30 amp receptacle for Krell 700cx

I will soon recieve a 700cx and was told to use a 30 amp circuit for this amp.I also concur as I may run 2.7ohm speakers later.I would like to know what receptacle is best for this amp.I have no problems with power out of my panel and 10gauge wiring(I currently have 4 20amp circuits).
thanks john
I will soon recieve a 700cx and was told to use a 30 amp circuit for this amp.

What does the 30 amp AC plug look like on the Krell?

There are many different types of 30 amp plugs and receptacles.... What is the NEMA number given for the plug?
I presume it is a stock plug,regular style,but Krell said you can plug it in a 30amp service..This is where i am confused and is why I was looking for fellow 600/700 cx owners with a dedicated 30amp receptacle
It may well be a 20 amp plug, I have them on my CJ 350 and MF M3 amps and neither is quite as big as the Krell. It uses a different pin configuration than the standard 15 amp. I am using a 30 amp breaker , 8 gauge stranded wire and a 20 amp receptacle in my dedicated line project.

The Full Power Balanced 700cx,
750Mcx, 400cx, and 450Mcx amplifiers need to
be operated from a dedicated AC power line
rated at a minimum of 20 amps.
Please contact your authorized Krell dealer, distributor,
or Krell before using any devices
designed to alter or stabilize the AC power for
Full Power Balanced amplifiers.

I assume the unit uses a NEMA 5-20P plug. Thus you will need a NEMA 5-20R receptacle. A NEMA 5-20R 20 amp receptacle can only be installed on a 20 amp branch circuit per UL, NEC, and most importantly the manufacture of the receptacle.

Krell should of incorporated soft start circuitry in the amp but instead, and I am only guessing here, is telling their dealers to tell their customers to use a 30 amp breaker if nuisance tripping occurs. Bad call....

Subject: Breaker nuisance tripping>http://www.lyntec.com/body_faq-msp.htm
Subject: Breaker nuisance tripping

Do all 20 amp circuit breakers respond to inrush surges the same way?
NO! Circuit breakers have widely varying trip responses depending on their intended use. For most audio power amplifiers you need breakers with a HM rating. The High Magnetic rating allows a substantial inrush current, about double, for the first 100 milliseconds to eliminate nuisance trips. Nuisance trips are common on circuit breakers not rated for High Magnetic duty.

For instance, a standard Square D QO120 breaker will trip with as little as 120 amps in the first cycle compared to 240 amps for a QO120HM.

In Square D, the HM rating is only available for 15 and 20 amp breakers.

The 30 amp QO breakers sustain inrush currents of 300 amps for the first 10 cycles @ 60 Hz, sufficient to light up most of the largest power amplifiers without nuisance tripping.

Instead of using a 30 amp breaker I suggest you ask the electrician who will be installing the dedicated circuit for the Krell to see if the electrical panel manufacture makes a HM 20 amp breaker for the panel.
I would still have #10 awg solid core wire installed for the branch circuit wiring.

Example of an HM 20 amp breaker.

Something else I would suggest if you will not be leaving the amp on 24/7 and will be turning on and off the amp daily you may want to use a heavy duty UL listed 20 amp receptacle. Hubbell manufactures a highly respected heavy duty recept. The Porter Port is a Hubbell heavy duty recept.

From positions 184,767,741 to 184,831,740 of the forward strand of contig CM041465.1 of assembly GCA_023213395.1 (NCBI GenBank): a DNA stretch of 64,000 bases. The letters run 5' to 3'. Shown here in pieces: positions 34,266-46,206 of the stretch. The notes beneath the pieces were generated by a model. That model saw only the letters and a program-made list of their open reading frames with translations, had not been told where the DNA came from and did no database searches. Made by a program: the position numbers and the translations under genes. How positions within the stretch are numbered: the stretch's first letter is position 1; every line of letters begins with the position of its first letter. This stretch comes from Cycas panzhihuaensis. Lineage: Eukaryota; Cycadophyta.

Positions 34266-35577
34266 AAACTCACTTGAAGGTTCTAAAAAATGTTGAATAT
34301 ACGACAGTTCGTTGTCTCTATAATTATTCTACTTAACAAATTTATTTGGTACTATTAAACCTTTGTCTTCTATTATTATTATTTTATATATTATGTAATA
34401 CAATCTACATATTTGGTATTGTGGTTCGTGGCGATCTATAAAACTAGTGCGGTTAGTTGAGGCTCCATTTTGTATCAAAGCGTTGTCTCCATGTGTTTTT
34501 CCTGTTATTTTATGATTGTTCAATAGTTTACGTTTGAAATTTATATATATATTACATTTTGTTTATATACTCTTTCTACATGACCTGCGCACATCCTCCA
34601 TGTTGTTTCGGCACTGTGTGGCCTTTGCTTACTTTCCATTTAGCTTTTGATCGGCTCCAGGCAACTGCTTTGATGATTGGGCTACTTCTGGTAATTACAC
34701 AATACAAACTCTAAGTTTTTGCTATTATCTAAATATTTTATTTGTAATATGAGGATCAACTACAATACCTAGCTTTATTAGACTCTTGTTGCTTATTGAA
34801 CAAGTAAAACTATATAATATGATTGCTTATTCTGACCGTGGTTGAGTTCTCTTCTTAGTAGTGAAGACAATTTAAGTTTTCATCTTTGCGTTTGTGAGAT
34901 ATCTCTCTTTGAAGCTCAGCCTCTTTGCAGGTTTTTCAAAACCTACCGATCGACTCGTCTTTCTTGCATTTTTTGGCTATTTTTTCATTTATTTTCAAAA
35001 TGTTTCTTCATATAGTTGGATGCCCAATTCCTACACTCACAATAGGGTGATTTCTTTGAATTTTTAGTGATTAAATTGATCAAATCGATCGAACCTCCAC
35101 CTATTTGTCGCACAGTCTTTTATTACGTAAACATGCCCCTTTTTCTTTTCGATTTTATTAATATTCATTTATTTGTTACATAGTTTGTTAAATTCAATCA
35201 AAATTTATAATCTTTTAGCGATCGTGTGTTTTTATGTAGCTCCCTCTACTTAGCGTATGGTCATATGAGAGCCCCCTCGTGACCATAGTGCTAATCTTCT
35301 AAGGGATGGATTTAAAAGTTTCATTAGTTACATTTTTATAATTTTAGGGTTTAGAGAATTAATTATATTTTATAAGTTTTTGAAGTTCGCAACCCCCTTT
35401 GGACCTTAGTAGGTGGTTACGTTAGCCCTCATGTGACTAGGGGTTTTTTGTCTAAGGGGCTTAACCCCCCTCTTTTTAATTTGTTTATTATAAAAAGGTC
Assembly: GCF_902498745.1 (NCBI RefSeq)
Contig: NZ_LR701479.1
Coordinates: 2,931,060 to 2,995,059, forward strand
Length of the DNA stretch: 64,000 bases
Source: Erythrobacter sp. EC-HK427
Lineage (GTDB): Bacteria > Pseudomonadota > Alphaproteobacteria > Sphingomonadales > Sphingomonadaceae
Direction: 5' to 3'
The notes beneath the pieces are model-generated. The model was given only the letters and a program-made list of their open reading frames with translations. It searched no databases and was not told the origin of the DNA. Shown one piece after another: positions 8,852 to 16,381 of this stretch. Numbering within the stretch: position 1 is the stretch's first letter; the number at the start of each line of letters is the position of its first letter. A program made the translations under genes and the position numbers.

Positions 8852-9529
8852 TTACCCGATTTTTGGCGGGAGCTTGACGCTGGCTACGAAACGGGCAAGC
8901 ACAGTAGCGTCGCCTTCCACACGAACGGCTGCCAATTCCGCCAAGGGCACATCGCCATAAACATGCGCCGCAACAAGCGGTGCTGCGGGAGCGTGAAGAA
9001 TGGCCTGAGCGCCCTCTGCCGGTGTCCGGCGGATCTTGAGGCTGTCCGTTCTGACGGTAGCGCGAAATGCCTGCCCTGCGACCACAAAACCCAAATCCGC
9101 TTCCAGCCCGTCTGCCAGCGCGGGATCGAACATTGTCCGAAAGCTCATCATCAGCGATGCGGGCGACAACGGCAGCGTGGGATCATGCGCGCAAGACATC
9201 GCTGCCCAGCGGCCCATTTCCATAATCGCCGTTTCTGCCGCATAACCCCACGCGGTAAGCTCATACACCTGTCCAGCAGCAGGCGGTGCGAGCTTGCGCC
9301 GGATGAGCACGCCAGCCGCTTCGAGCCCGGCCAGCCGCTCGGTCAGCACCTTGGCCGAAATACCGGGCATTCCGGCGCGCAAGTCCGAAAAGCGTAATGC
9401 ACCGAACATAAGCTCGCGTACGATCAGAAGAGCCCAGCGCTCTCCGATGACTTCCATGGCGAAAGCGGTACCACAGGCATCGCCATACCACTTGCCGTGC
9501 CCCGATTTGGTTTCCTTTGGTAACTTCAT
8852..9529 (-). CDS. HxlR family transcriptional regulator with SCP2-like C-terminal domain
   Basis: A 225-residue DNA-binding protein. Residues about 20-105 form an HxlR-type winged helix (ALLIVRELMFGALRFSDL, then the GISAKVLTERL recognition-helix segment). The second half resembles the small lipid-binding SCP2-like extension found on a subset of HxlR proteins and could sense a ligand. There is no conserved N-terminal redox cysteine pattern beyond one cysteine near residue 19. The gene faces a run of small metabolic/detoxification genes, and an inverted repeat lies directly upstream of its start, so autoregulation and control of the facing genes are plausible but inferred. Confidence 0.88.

I believe Wattgate also uses a Hubbell. Maybe others....
How does Krell define a 30-amp circuit? By the circuit breaker or the wire size?

If you install a 30-amp breaker, an inspector will look for 30-amp wire (#10 or fatter) and for 30-amp rated receptacles. Those receptacles will not fit the standard 15-amp power cord plug with parallel blades pointing up and down. Installing a 30-amp breaker on a circuit with standard receptacles is a code violation.

If you install the standard receptacles - parallel blades up and down - you can only install a maximum of a 20-amp breaker. That's because the power cord plug will limit the circuit to 15-amps.

A 20-amp circuit has a 20 amp breaker that feeds two to ten 15-amp receptacle/plugs for a total steady load of 16-amps. Or a single 20-amp receptacle (blades are perpendicular) feeding a 16-amp appliance.

A 30-amp circuit feeds either a dedicated 30-amp receptacle or multiple 30-A receptacles with no more that 24-amp appliance power draw total.

So when you get your amp, look at the plug. If it is a standard plug, you can use 30-amp wire in the wall (the Krell power cord is probably 10/3, which is 30-amp rated) but you can only use a 15-amp receptacle (or a combo 15/20-amp). But you cannot use a 30-amp breaker in most places. Check with your local BD.

Now you may ask why do amps with 15-amp plugs say in their specs that they draw a maximum power of, say, 6000 Watts -- which is 50-amps single phase. Won't that melt the 15-A plug and/or receptacle? No, because that is not a steady power draw. The over current is not greater than one half the power cycle and the 20-amp breaker lets that 50-amps pass since that breaker will have a 10,000 amp withstand rating for that time period. The danger is a fault within the equipment that draws a steady, say, 24 amps. A 30-A CB will happily let that pass but a 20-A CB will thermal trip and protect your property.
Correct Link for error link in my last post.

For example of a 20 amp standard breaker verses a HM breaker, lag time / inrush current.
thanks guys
Seems like most are using a 20amp rec. with 10awg wire and 30amp breaker.
I am picking up my new 700cx today(excited)and maybe some 10awg and will see where it leads me.